DEBATE: In debate (LD/PF) I look for clear claims, evidence and links to logical, clear impacts show contextual analysis. (I will vote down an argument, no matter how creative, if it is just a rehash of one article that fails to do set it in historical or global/domestic context. In other words, the Cold War is NOT ancient history, and interest rates have not been low since the dawn of time! I flow each round and look for you to bring your arguments through the round, tell me the clash and how I should weigh. Speed speaking isn't real world and I won't flow what I have to work too hard to follow or translate. Asking for evidence for common sense issues won't count either. I look for logical links to impact, clear organized argumentation that tells me how to vote. You can use flow jargon, but tell me why. You want me to flow across the round? cross apply? for instance, tell me why. Secondly, don't exaggerate your evidence, I used to be a little more laid back about that but no more. If it is challenged and you made it up or exaggerated it, I likely won't pick you up no matter how great a speaker/team. Finally, I'm not here to show you how smart or clever I am. Two things - 1.) do a kritik and you are likely going to lose because you failed to acknowledge that ideas can conflict and are worthy of discussion; 2.) "the tech over truthers" and other silly judging paradigms don't make you a more articulate conveyor of ideas after you leave high school, so don't look for me to pick you up there either. I will know the topic, but judge like a lay judge (particularly in PF). Convince me. Have fun and enjoy the activity!
CONGRESS: Well researched unique takes on a resolution are important. Simple stock arguments and analysis is easy. I look for you to look deeper into the consequences/outcome of passage. I hate rehash, not only is it boring but it suggests you needed to listen more closely. I'll mark that against you. Refutation of previous speeches shows careful analysis in the moment and it shows you have more than the case you wrote the night before (even if you did :)). Presentation is also important. I don't like BS for the sake of being a good presenter but a balance of solid research, thoughtful analysis, ambitious and relevant refutation from a persuasive speaker will get high marks!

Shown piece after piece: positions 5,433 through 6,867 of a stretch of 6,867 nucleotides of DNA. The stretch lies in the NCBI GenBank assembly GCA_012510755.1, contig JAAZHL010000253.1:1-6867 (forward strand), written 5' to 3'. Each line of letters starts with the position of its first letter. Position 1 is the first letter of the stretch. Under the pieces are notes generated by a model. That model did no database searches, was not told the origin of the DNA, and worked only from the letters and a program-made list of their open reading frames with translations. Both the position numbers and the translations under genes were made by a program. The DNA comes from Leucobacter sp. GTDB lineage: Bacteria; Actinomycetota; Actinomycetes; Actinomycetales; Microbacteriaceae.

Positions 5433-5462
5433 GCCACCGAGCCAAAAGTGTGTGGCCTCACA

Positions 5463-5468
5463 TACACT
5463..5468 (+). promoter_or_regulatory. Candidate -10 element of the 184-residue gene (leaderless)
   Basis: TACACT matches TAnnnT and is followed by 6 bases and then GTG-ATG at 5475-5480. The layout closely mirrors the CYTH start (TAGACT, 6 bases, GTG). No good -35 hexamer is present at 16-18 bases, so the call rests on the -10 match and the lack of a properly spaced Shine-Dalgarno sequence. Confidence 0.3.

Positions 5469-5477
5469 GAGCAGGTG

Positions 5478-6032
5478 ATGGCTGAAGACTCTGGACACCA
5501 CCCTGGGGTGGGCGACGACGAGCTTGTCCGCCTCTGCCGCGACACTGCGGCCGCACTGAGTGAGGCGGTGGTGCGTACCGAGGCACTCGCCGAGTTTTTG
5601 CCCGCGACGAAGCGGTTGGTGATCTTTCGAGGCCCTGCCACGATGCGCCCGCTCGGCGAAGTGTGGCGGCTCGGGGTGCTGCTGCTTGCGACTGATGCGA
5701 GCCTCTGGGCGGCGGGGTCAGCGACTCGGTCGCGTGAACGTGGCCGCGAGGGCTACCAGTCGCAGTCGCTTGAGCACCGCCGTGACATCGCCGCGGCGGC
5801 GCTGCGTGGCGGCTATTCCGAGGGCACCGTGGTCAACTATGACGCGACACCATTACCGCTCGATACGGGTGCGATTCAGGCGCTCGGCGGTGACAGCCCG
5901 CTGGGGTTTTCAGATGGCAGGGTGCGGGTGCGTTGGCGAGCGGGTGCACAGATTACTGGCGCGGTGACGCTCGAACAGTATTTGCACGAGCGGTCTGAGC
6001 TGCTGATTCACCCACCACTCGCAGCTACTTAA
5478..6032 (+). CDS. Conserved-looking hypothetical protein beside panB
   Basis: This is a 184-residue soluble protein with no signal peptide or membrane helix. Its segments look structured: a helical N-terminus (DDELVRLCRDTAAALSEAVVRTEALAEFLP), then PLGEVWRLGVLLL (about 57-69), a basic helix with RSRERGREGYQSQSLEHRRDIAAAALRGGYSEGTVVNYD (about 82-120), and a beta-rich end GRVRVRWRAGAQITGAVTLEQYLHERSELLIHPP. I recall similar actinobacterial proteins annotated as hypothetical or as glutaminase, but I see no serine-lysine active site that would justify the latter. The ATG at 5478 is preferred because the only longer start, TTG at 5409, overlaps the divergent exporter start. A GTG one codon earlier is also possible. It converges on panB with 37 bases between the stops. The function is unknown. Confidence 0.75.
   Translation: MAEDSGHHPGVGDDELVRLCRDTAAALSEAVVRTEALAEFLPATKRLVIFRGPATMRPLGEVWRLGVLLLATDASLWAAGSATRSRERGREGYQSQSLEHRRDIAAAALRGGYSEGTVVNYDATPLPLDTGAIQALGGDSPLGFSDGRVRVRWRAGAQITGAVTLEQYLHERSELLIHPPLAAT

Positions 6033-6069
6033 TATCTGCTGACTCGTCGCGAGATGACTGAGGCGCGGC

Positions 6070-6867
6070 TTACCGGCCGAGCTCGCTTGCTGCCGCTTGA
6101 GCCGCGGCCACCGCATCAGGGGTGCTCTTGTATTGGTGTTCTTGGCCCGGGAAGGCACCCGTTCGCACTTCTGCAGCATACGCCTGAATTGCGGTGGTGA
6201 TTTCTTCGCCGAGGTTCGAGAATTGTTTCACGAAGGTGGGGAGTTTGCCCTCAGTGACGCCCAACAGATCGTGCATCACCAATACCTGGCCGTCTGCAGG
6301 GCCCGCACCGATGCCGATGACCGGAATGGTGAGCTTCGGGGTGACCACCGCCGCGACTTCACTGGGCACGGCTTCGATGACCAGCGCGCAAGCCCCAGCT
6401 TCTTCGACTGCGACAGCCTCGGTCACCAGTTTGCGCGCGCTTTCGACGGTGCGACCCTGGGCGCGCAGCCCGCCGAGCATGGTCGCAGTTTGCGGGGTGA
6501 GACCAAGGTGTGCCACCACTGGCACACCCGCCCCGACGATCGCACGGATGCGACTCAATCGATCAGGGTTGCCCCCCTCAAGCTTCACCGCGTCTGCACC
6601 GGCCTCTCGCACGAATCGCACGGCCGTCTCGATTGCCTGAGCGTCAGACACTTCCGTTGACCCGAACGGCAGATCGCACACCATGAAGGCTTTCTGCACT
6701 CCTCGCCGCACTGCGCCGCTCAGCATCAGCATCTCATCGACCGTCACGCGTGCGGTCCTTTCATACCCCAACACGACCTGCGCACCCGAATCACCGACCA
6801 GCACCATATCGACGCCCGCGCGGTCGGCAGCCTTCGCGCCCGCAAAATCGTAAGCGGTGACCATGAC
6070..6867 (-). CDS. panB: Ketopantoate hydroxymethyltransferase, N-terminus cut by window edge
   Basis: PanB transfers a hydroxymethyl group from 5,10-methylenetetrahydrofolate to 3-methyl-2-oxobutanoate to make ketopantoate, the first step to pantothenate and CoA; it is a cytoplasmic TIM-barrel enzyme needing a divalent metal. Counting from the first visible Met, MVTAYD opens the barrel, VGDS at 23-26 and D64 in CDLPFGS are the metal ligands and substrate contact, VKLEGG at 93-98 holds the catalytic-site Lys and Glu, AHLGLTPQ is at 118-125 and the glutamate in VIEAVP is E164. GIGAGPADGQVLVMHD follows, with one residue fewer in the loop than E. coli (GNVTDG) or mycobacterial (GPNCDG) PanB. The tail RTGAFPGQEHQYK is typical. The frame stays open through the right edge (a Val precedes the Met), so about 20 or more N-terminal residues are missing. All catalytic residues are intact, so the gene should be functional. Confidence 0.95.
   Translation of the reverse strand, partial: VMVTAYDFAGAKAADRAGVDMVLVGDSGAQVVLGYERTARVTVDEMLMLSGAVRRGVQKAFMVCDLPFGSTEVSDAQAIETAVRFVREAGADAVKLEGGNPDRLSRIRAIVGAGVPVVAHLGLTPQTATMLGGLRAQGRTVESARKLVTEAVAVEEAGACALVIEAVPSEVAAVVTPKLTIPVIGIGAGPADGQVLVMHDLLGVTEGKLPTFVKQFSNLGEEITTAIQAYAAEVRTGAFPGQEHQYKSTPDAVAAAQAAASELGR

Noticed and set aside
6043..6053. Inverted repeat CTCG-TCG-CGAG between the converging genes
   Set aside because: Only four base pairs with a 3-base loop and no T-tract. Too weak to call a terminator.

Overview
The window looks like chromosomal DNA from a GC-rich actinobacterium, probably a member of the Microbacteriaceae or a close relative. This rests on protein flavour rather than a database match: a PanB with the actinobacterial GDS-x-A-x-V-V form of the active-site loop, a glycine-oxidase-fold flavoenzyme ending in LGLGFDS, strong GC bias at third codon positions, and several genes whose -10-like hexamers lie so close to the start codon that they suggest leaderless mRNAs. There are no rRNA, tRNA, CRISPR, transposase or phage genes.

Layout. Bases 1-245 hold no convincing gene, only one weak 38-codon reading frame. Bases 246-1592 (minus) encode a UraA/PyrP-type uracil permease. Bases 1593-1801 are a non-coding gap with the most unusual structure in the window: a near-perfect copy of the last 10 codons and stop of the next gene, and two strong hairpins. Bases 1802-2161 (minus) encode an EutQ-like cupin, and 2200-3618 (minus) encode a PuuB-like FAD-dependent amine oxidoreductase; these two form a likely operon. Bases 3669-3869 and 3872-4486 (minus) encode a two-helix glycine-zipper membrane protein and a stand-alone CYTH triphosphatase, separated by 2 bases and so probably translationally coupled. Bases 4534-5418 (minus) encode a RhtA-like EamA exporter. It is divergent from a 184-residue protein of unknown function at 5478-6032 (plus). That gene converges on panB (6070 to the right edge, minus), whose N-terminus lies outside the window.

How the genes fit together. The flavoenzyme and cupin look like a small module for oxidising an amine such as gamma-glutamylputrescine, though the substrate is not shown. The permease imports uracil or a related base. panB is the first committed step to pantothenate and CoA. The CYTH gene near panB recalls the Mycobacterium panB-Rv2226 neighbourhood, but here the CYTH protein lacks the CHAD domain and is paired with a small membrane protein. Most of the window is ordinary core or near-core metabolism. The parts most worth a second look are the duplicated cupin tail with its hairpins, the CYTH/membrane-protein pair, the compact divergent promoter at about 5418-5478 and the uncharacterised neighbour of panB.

Yes, I would like to be apart of the email chain. (email@example.com)
Yes, you can spread.
Yes, it can be open CX.
No, I don't care what arguments you read as long as you keep the space safe for everyone (including me)!
Winning = Offense (not just, at best, terminal defense) :)
Hey y’all I’m (obviously) Temitope (teh-me-toe-pay)!
Quick Things to Know ...
- DO NOT say anything racist/homophobic/transphobic. If you think your opponent has said something that could be one of these just make the argument and impact it out (it'll take like 30 seconds).
- I debated for Newark Science for 4 years and was primarily a K debater (do not take this to mean that I will vote up a queer anarchy k, anti-blackness k, etc. just because its read) but I ran everything from Kant to disclosure theory to Bataille to comedy (satire) to Afropess. I currently debate policy at Rutgers Newark :P
- I LOVED LOVED LOVED taking risks and encourage you all to do the same especially in front of me, just explain! (Don't push limits though and try to impact turn racism bad (unless you're black doing satire but even then you better be funny and/or enticing and it needs to have a distinct and well-explained purpose)).